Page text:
Competition in transit markets
[in special issue: Transit Economics]
Research in Transportation Economics, 23, (1), . (doi:10.1016/j.retrec.2008.10.009).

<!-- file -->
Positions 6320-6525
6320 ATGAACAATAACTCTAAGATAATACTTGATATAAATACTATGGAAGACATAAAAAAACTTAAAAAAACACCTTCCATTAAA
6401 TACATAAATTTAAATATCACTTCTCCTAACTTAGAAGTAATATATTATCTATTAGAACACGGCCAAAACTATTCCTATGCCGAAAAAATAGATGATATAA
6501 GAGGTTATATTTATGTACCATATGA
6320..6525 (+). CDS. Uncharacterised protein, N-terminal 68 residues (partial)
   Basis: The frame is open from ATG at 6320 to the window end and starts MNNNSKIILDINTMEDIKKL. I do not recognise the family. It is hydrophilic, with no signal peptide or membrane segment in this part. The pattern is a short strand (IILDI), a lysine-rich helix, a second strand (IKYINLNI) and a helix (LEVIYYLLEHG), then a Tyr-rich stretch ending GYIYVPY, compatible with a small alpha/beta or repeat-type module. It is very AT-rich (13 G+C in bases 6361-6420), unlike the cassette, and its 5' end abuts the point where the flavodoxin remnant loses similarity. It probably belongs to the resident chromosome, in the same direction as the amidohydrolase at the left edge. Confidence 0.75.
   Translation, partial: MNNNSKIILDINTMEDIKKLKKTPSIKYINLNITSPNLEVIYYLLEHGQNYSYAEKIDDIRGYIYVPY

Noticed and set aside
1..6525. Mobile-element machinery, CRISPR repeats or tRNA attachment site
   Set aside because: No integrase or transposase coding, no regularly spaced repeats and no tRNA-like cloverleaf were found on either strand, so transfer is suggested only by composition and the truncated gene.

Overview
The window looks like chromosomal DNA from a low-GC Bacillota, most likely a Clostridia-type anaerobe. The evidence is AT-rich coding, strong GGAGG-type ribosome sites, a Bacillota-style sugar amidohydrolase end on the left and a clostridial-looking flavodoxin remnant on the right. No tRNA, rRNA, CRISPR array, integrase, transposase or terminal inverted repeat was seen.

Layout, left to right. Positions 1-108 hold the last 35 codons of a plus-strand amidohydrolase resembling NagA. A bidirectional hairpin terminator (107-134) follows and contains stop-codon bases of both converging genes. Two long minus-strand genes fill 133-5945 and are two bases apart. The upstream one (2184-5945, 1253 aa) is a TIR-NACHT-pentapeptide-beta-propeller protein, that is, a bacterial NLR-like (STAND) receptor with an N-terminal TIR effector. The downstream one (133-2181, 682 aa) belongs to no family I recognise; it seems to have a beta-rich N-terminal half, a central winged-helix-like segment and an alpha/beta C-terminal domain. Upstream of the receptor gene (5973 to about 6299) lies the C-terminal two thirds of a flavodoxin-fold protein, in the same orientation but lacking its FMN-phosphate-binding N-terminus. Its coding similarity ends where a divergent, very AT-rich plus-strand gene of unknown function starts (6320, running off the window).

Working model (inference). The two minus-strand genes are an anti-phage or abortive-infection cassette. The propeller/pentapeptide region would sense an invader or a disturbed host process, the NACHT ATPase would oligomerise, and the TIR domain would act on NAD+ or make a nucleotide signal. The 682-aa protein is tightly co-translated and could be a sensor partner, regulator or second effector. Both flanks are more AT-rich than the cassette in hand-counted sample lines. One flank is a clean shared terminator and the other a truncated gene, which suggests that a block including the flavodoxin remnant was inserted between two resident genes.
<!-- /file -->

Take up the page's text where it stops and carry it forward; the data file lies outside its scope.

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Despite regulatory reforms in a number of countries, competition in transit markets is still relatively rare. Moreover, where it does occur it tends to be small group in nature and the outcomes are difficult to predict. In this paper, simulation models of competition in inter-urban rail markets and urban bus markets are developed and applied in studies of Great Britain and Sweden. It is found that on busy routes head-on competition is commercially feasible (although for rail this assumes low access charges) but is not socially desirable. For routes with thin demand (or high access costs), competition may be limited to cream skimming. In most competed cases, there appears to be a tendency for the provision of too much service, at too high price and (at least for bus) at too low quality. Rather than classical Bertrand–Cournot oligopoly models, transit markets may be best described by models of oligopolistic competition based on horizontal product differentiation
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